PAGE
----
COS 35-7 - Identifying unique species roles by characterizing differences in ecological network structure

Tuesday, August 9, 2016: 3:40 PM
Floridian Blrm A, Ft Lauderdale Convention Center
Matthew J Michalska-Smith1, Elizabeth L. Sander1, Mercedes Pascual2 and Stefano Allesina1, (1)Ecology & Evolution, University of Chicago, Chicago, IL, (2)Department of Ecology and Evolution, University of Chicago, Chicago, IL
Some ecological interactions are easy to observe and identify: a seal predating on a fish is antagonistic and a clownfish protecting its anemone home is mutualistic. Yet, many interactions are more obscure. This can be because they are hard to observe (e.g. the multitude of symbiotic bacteria surrounding the roots of plants) or because the nature of the relationship is complicated (e.g. an insect predator which consumes both the herbivores of a plant and the plant itself).

As it is in general much simpler to detect the presence of an interaction than to identify the type of interaction observed, it would be a useful addition to ecological methodology to be able to use the former to infer the latter. We utilize the group model (Allesina & Pascual 2009) to divide an ecological network into similarly interacting groups of species. These groups can be modules -- species which coexist in space or time leading to a high density of interactions between group members when compared to the density of their interactions with species outside of the group -- or trophically defined groups for which there is a high density of interactions between two distinct sets of species, e.g. herbivores and plants.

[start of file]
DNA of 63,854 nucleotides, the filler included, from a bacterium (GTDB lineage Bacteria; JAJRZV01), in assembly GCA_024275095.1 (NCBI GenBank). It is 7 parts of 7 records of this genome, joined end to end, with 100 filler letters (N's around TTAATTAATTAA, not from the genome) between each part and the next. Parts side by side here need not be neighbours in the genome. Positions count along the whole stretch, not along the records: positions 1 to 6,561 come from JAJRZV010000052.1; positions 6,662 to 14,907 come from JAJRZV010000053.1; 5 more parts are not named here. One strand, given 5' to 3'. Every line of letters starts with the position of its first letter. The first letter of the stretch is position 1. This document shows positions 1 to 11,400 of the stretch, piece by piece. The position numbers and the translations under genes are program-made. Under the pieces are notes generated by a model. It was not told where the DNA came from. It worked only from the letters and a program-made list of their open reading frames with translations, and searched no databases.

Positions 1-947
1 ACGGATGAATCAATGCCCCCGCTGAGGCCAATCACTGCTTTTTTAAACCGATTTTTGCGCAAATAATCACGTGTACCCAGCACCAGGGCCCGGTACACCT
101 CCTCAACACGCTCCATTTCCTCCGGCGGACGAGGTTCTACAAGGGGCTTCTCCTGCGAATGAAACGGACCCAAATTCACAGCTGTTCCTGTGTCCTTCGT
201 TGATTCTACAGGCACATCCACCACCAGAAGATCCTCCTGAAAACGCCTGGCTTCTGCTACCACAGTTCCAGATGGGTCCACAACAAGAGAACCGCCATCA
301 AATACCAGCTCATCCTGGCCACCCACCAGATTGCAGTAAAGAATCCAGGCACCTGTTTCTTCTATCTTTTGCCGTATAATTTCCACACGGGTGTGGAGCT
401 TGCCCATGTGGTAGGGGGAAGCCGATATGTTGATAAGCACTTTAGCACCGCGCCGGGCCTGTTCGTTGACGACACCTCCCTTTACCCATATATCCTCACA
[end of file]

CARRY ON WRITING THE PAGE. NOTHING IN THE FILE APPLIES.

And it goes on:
We find that the groups identified by the model resemble the unique roles species fill in the ecosystem. That is, groups based solely upon the structure of the binary or weighted network of interactions have statistically non-random clustering of species based on the types of interactions each species participates in. For instance, in food-webs, the group model is able to distinguish parasites from other species, tending to assign parasites and non-parasites to different groups. Similarly, in a highly-structured, tripartite networks, such as a system of plants, herbivores, and parasitoids of the herbivores, the model is able to a priori classify species roles.

Simplifying ecological networks to the composite groups identified by the model (and analyzing the average interaction strengths between groups), we are further able to categorize which aspects of network structure are important for defining a species role. This has important implications for identifying the role of unclassified species and their interactions, which can lead to more informed management policies and conservation efforts.